To follow up on that question, what would you tell someone if they, how do I figure out what I’m supposed to do if I don’t know what I want to do?

Dr. Dotan: So the two things helped me personally. When I was wrapping up my PhD, I knew I didn’t wanna stay in academia, but at the same time I bought into the hype, you know, some level of my subconscious bought into the hype that I could only be happy doing academic research. And one of the first steps for me that was very helpful was to just notice myself enjoying other kinds of things to that’s a good point to show myself. I mean, I knew it was false, but still it had this hold on me that I could only be happy doing this. I remember I came up with a plan for myself about how I’m gonna do this exploration into the quote-unquote, outside world.
A group of people and I came up with like a syllabus and it was kind of difficult to put it together because it wasn’t like an academic syllabi. It was different. And it was challenging. And then I noticed I am enjoying this. Hmm. To me it was so small, but it was kind of, you know, the first sign that, oh, I can definitely be happy doing something else. So I would recommend finding those small things that give you this rush that maybe you thought that only academia could give you….

A guy came to my yard sale and I was like, I’m going to do an informational conversation with this person. It’s gonna be my first [conversation], so what do you do? And this guy was chopping trees for a living. He had a company for that. And he kind of climbed – pun not intended, from the bottom up of the company. So he started as a junior tree chopper. He bought it and he was very successful. He was so excited about his job. And it was great. Yeah. To me, , it was so different from what I was doing and the things that I envisioned myself doing.And it really helped me just to talk with someone about his career trajectory, who was excited about it. To like open my mind different kind of possibilities. And then this is something that’s like generally helped me to talk to former academics.

What did you actually learn during the transition?

Dr. Rotan: …I learned a lot which is why I’m pausing. I’m much happier now and I think I didn’t fully believe that I would be. I think it’s it just like somehow the culture convinces you of fact if you cannot be as happy doing anything else.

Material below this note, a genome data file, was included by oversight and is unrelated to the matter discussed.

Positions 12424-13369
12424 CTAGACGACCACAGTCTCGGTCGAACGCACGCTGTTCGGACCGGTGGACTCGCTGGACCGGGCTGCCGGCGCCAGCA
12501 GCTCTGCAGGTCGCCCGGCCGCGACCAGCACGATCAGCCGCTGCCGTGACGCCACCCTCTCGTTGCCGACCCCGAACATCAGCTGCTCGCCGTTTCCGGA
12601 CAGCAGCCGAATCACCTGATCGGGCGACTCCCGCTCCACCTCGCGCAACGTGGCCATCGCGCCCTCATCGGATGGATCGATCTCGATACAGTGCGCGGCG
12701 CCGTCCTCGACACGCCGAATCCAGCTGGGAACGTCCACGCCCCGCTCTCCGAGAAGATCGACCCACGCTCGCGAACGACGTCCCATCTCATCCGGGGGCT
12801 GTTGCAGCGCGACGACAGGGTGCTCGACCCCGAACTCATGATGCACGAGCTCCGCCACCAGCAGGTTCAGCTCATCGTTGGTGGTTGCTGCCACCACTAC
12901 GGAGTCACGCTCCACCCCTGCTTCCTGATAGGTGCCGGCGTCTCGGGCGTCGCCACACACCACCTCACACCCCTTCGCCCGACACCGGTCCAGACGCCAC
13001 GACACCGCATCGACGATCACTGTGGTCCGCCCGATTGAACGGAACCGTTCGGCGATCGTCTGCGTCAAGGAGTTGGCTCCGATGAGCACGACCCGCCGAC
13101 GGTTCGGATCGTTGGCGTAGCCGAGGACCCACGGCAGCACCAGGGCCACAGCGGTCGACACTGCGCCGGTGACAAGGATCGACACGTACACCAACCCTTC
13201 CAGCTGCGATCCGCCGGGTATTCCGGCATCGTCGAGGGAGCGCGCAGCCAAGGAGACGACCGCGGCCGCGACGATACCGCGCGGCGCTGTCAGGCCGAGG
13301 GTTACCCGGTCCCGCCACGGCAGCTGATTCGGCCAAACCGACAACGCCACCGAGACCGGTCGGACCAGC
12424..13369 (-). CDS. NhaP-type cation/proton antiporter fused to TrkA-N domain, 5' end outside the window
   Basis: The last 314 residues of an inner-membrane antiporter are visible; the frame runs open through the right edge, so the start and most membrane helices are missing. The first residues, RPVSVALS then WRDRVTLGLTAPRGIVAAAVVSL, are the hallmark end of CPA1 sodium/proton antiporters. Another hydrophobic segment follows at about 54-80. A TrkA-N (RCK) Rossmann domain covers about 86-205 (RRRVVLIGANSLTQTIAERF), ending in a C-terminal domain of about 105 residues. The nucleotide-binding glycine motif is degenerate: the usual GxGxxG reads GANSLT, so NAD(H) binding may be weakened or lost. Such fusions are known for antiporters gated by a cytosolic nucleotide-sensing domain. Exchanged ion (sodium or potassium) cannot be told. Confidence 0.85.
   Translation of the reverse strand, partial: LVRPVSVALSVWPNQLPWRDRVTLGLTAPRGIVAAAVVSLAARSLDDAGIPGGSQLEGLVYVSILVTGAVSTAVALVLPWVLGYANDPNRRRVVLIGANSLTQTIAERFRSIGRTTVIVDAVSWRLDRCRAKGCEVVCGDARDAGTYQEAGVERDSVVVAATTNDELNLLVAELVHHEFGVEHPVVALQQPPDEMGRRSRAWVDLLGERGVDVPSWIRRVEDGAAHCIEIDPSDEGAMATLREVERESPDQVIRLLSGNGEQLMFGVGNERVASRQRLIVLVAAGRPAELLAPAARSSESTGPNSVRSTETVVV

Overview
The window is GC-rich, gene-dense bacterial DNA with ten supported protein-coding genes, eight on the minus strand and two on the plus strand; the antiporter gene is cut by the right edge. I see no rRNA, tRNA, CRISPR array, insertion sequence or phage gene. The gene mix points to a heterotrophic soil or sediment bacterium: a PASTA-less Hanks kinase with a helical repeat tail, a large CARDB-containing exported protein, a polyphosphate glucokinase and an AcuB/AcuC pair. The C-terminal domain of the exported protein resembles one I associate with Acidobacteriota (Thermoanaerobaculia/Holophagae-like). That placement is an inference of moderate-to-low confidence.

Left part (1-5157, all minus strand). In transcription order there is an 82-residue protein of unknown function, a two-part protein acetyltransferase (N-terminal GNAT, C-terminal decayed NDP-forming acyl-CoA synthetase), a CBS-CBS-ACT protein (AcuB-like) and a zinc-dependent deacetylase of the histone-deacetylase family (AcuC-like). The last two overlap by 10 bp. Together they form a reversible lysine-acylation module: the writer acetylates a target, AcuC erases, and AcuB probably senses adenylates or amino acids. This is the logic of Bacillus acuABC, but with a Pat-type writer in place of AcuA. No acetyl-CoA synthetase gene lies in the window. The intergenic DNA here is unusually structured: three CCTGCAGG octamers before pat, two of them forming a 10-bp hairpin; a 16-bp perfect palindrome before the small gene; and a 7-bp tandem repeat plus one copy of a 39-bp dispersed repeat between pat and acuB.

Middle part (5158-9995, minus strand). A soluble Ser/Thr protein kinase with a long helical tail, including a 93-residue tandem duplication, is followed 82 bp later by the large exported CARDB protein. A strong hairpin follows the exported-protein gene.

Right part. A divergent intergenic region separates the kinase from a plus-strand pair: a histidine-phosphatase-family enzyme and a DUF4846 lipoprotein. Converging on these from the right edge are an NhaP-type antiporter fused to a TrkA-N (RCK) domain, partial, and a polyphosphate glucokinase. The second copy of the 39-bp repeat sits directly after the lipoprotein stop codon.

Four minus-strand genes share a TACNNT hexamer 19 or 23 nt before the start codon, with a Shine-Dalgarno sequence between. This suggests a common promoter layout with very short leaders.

I’m so glad that I took this leap. I have no regrets, like zero regrets.
I was stuck in so many misconceptions that are a lot of ways that I thought of academia and the non-academic world that were just false

I read your background and you describe that you wanna bridge the gap between academia and industry. So my question is should academics who leave academia bridge a gap between academia and industry or just leave all together?

Dr. Dotan: It really depends on the person. There isn’t one formula on how to do this really depends on what the person wants to do. And I’ve seen academics go on to successful careers in such a wide variety of things. For me personally, I find that I didn’t wanna do research of the kind that I would have been expected to do if I had worked at a tenure trip job or like a tenure job in my discipline, but there were other kinds of research that I am interested in doing, but that is just me and my personality.

Are there any links or like resources that you wanna share with the audience that’s listening or reading in this case?

Dr. Dotan: I would highly recommend professional services that, that help with career transitions. And if they specialize in academics, that’s even better for me. I found that’s very useful from what I personally have tried. One is called from PhD to life. The person behind it is Jen Polk…
I felt like I was a part of a community and this is something that is important to me. I felt like I am going from a community to nothingness.I felt like, oh, I am a part of a group actually. I also really needed someone to validate things like it’s okay to leave academiaI benefited from her service.

Interviewer Note: A few other recommendations Included: Beyond Academia, Leaving Academia: A Practical Guide, and Eric James Stephens.

Thanks For Your Time. Thanks For Letting Me Ask You Questions.

Dr. Dotan: I appreciate you doing this. I think it’s really going to be helpful for a lot of people.